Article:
However, being able to recognize shame is only the first step. Secondly, missionaries should be equipped to reach out to God and others when they experience shame. They need to have the tools to cope with shame, such as understanding who God has made them to be. 



Finally, missionaries should learn to recognize and cope with shame messages within each culture that they participate in. It will be especially helpful for teams to be able to have conversations about how shame is experienced within both the team and culture they serve.



 



Shame awareness tool



In order to guide missionaries through this process, I created the ‘Shame Awareness Tool’ as a culmination of my research.[15]



The tool will help missionaries recognize shame in their lives and establish a personalized plan to respond to shame. As missionaries find helpful ways to cope with their experiences of shame, they can also help those they serve in the host culture cope with living with shame.



Equipping missionaries to recognize shame and implement healthy responses will not only benefit missionaries, but also those they serve.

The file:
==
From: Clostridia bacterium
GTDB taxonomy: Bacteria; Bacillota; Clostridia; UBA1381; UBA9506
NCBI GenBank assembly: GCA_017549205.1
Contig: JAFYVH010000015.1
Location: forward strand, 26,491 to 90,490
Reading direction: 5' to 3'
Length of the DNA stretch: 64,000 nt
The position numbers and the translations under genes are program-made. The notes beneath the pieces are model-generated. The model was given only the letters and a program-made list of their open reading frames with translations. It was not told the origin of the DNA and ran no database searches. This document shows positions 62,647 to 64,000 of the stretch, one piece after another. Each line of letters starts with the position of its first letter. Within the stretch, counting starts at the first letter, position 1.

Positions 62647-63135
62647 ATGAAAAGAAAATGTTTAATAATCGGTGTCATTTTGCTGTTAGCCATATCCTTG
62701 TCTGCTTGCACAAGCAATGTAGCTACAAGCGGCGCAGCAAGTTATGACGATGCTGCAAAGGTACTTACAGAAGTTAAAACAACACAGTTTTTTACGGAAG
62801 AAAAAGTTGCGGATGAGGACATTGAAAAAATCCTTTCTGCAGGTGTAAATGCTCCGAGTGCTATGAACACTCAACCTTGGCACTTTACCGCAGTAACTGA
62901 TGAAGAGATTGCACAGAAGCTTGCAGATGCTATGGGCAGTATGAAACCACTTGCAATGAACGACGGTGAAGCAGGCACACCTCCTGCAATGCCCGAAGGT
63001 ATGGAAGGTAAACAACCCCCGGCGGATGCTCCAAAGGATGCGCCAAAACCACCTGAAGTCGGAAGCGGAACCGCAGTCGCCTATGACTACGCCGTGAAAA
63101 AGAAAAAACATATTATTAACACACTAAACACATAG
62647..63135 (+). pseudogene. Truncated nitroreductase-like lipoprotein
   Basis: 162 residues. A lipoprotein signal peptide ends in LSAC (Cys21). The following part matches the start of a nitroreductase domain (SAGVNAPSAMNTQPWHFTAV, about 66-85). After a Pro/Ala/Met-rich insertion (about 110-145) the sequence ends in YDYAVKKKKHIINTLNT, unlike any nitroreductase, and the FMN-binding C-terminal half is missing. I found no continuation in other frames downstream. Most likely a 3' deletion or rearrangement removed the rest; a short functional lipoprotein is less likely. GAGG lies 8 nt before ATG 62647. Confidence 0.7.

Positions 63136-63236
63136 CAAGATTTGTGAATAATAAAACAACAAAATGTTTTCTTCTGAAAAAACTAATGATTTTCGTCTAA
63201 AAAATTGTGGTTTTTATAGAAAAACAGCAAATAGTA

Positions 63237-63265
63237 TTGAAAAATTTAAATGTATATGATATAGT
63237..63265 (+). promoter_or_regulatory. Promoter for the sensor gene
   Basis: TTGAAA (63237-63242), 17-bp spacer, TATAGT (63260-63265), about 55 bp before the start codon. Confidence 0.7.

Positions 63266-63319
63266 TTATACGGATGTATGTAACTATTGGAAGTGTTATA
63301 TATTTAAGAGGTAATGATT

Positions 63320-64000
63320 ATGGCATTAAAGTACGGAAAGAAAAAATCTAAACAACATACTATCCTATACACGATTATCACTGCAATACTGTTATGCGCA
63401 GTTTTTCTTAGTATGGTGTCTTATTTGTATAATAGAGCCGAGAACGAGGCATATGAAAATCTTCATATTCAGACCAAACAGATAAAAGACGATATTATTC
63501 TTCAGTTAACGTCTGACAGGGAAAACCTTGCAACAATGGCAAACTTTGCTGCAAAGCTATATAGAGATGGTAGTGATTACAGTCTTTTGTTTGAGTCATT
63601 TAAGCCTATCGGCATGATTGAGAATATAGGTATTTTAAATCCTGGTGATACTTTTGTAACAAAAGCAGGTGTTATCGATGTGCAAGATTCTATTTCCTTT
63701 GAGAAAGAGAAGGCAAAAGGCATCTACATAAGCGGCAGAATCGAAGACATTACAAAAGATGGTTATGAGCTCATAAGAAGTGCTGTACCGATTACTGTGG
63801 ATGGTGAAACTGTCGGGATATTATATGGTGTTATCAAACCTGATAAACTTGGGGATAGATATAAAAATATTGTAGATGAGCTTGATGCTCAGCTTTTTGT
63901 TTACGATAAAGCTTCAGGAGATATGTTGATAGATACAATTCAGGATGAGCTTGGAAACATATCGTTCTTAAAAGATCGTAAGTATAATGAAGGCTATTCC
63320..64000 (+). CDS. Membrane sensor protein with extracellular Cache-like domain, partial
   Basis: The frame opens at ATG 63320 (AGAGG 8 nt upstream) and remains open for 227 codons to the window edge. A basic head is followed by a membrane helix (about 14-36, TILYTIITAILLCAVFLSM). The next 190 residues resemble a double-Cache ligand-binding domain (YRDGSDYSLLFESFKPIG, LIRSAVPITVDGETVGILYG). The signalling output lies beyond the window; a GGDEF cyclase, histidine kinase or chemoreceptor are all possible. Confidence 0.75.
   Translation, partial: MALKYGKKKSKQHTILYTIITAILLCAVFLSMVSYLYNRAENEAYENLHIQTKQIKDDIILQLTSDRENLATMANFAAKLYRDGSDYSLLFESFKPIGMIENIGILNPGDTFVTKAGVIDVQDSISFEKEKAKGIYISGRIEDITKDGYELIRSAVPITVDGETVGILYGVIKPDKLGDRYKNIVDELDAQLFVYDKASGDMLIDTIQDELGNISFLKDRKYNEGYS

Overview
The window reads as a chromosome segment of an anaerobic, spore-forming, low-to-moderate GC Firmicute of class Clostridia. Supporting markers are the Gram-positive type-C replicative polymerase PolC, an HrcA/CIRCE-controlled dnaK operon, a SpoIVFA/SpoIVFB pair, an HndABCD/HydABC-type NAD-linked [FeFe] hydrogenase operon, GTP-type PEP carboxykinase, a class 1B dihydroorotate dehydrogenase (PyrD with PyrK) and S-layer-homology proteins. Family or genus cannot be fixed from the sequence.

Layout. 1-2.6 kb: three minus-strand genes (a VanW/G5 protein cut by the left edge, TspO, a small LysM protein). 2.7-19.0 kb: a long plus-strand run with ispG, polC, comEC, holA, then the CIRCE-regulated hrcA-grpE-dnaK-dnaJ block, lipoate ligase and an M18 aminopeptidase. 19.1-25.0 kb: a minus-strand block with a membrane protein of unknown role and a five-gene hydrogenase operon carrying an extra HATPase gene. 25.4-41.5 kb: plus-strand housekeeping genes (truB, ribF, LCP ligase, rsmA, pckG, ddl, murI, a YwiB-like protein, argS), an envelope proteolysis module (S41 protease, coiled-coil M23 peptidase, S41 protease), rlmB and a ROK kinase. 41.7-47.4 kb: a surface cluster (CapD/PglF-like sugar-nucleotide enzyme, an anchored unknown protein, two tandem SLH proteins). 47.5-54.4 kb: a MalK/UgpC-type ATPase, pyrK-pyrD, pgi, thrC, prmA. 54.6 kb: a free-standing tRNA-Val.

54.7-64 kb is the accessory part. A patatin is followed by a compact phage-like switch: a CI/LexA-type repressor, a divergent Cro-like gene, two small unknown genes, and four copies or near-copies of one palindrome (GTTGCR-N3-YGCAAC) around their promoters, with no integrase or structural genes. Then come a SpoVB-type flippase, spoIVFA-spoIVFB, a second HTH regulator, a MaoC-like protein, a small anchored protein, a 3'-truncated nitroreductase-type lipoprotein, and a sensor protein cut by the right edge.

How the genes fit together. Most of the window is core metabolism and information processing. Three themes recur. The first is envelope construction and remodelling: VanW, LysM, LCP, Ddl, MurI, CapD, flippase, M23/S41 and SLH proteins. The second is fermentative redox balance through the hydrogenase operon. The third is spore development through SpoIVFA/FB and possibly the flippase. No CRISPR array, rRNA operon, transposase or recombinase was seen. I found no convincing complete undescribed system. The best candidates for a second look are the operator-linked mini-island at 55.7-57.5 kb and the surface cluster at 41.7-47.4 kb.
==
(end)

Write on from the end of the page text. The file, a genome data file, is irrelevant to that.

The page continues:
Faith Stephens has worked in missions since 2001. Since 2003 her work has been focusing on the Muslim world including living in the Muslim world for the past 14 years.



Her work includes supporting expats serving in the region and operating an NGO with her husband in Central Asia. She earned a MA in Member Care from Redcliffe College.



This article originally appeared in the March 2024 issue of the Lausanne Global Analysis and is published here with permission. To receive this free bimonthly publication from the Lausanne Movement, subscribe online at www.lausanne.org/analysis.



Endnotes